Picking up right where the critically-acclaimed “Midnighter” series left off, Steve Orlando and Fernando Blanco’s “Midnighter and Apollo” #1 has the reunited duo fighting crime together, even as there’s trouble in paradise. Here, not only is the past of our heroes rearing up to cause trouble, but an artifact from the DC Universe’s history makes a surprise appearance some 20 years later.
The Eye of the Storm
Midnighter and Apollo were originally created by Warren Ellis and Bryan Hitch, appearing in the Wildstorm imprint’s “StormWatch” Vol. 2 #4-6 as a duo of heroes on the run from StormWatch’s evil former leader Henry Bendix. Ellis and Hitch’s story as well as creations quickly resonated with readers — the pair based loosely off of Batman and Superman — and when the creators spun off the new series “The Authority” from the remains of “StormWatch,” it was no surprise that Midnighter and Apollo were two of the title’s main characters.
The basic ideas behind the character were winners. Apollo is a solar-powered hero with all of Superman’s traditional powers (flight, invulnerability, strength, speed, and heat vision), while Midnighter has the ability to anticipate all of his opponent’s moves, as well as enhanced strength, reflexes and healing. Throughout the original run of “The Authority,” the two characters were front and center as the team’s powerhouses as well as being in an ongoing committed relationship. That original series concluded with the two marrying and even adopting the child-aged reincarnation of a teammate, Jenny Quantum. And while the duo appeared in numerous “The Authority” comics over the next handful of years, aside from occasionally splitting Apollo and Midnighter up (but eventually reuniting them), the duo remained mostly unchanged. The only big shift for the two was the eventual revelation that Henry Bendix had been directly responsible for the duo receiving their powers, manipulating them for years.
The New 52, Now With Added Wildstorm
When DC Comics rebooted the entire publishing line in 2011, the Wildstorm imprint’s characters (in their own universe up until then) were folded into part of the main DC Universe. Along those lines, “Stormwatch” #1 featured the eponymous team not only trying to recruit Apollo and Midnighter to their side, but also featuring the first meeting the duo within this new continuity. Over the first eighteen issues the duo grew closer together, until they finally shared a kiss to conclude Peter Milligan’s time as the author of the title. And sure, for all of the remaining issues of the series save the final one, Jim Starlin had the timeline rewritten to replace the team with one more in line with the original Wildstorm lineup (including Apollo and Midnighter being a long-term couple instead of a brand-new one), but it was a firm reminder that the duo were once more more than just fighting crime together.
It was around that time that Apollo went more or less into comics limbo for a year or two, with the Midnighter first being featured in issues of “Grayson” (with a fun ongoing verbal sparring and flirting between Midnighter and Dick Grayson), and then in his own solo series where it’s revealed that Midnighter and Apollo have broken up. Over the course of a year’s worth of issues, Midnighter unapologetically dates other men, goes through a series of truly bizarre and fun adventures, and even tangles with the Justice League villain Prometheus as the two each use their own form of predictive super abilities against one another. By the end of the year, though, writer Steve Orlando had reunited Midnighter and Apollo, which leads us into this month’s “Midnighter and Apollo” #1.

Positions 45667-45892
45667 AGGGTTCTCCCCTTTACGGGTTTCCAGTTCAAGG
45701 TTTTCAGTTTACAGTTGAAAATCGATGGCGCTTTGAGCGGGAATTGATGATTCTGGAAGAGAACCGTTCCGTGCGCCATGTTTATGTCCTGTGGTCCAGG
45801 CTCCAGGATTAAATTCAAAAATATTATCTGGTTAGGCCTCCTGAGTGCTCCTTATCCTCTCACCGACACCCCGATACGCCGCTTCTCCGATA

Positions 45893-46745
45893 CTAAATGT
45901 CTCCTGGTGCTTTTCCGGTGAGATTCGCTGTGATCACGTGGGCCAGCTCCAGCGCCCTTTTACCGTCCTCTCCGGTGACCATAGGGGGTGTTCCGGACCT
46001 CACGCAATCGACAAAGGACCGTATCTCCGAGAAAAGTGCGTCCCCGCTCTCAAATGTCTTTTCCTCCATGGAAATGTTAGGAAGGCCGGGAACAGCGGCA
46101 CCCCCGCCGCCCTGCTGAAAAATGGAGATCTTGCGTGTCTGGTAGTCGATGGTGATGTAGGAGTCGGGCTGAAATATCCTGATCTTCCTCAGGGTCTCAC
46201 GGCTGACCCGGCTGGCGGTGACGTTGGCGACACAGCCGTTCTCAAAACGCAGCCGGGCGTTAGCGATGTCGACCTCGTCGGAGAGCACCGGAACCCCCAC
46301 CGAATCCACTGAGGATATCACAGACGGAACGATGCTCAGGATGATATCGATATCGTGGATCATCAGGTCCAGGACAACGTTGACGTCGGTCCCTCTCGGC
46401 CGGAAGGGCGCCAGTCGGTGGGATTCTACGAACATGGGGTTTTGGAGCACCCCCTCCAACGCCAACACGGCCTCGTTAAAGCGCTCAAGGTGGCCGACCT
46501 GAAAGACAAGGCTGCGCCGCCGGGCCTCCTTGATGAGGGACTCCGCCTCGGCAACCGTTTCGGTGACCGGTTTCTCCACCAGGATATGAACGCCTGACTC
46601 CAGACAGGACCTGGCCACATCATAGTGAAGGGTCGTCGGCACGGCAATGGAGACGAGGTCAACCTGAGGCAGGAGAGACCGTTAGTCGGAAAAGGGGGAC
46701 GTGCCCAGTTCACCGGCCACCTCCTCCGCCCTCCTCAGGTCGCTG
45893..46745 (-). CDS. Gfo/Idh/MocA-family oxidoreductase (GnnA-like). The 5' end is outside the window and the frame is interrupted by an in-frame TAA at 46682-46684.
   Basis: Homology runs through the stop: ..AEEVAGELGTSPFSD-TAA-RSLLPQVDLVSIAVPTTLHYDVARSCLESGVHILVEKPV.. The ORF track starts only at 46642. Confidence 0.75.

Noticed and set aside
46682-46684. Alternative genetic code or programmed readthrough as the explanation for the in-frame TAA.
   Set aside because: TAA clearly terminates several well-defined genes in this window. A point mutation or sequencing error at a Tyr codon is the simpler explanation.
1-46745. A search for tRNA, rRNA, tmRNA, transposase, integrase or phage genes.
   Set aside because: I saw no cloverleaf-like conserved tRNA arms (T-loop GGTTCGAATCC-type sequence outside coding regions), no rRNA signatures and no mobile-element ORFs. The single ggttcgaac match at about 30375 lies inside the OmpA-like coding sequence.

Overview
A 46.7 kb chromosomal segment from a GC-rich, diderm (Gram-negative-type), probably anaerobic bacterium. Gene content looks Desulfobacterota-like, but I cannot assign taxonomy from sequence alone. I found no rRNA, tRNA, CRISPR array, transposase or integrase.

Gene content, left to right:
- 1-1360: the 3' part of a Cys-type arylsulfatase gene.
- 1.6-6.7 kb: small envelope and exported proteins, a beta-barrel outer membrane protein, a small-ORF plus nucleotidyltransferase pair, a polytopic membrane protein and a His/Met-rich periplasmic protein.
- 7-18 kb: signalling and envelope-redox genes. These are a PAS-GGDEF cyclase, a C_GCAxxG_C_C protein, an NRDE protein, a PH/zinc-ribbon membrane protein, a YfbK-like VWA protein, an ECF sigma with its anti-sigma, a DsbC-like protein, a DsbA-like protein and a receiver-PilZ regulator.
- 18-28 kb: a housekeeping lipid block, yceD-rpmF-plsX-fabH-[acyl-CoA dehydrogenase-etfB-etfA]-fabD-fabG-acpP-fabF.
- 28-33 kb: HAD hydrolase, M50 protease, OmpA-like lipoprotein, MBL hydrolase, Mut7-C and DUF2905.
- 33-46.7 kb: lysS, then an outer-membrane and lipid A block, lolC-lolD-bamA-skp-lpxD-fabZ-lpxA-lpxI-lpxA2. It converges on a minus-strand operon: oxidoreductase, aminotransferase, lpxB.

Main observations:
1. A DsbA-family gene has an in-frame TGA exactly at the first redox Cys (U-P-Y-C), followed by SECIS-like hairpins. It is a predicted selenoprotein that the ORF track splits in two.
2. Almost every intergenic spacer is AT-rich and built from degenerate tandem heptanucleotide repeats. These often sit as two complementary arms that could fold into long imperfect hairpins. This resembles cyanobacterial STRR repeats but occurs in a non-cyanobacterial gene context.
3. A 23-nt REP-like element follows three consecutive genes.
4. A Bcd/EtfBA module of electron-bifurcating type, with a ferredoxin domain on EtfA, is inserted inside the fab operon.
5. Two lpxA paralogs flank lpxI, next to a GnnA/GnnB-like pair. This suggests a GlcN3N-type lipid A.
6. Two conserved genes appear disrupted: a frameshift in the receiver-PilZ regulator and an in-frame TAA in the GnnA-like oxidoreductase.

The Deadliest Weapon
“Midnighter and Apollo” #1 gives us a couple who’s mostly working well together, although it’s quickly clear that Apollo is still less than thrilled about Midnighter’s eagerness to throw death into the mix whenever the going gets tough. It’s also a trait that’s clearly about to be put to the test, with the return of Henry Bendix who’s determined to destroy the pair once and for all. With Bendix having the control over the “door” teleportation system that Midnighter uses to jaunt around the world, he’s able to lure Midnighter into a trap even as a demonic attack is launched against Apollo.
In doing so, Orlando and Blanco bring a raft of mystical faces from DC Comics’ past, ranging from old foes like Felix Faust the “Justice League of America” adversary to more recent creations including Ali-Ka Zoom from Grant Morrison’s “Seven Soldiers.” Most notable, though, is the return of an artifact that hasn’t been seen in decades: the Ace of Winchesters. The weapon in question is a rifle that has the power to kill demons, and as a result is always seen eagerly pursued by said creatures to try and take it off the proverbial playing field. Garth Ennis and Steve Dillon originally debuted the rifle in an issue of “Hellblazer,” before Ennis and John McCrae brought it over into a memorable “Hitman” storyline with a demon hiring Catwoman to try and steal it before anyone else could claim it.
With Orlando mixing and matching characters and plot elements from current continuity, as well as the pre-“Flashpoint” DC Universe and Wildstorm Universes, “Midnighter and Apollo” #1 is full of little Easter eggs just lurking for readers to find — not the least of which is the apparent introduction of Neron, one of the main lords of Hell in the DC Universe. Attached to a strong story, there’s one thing that’s certain: we’ve got five more crazy issues ahead of us, where clearly anything can happen. And how, if any way at all, this ties into Warren Ellis’s revival of the Wildstorm imprint is still anyone’s guess, for that matter. For the moment, wait, see, and enjoy.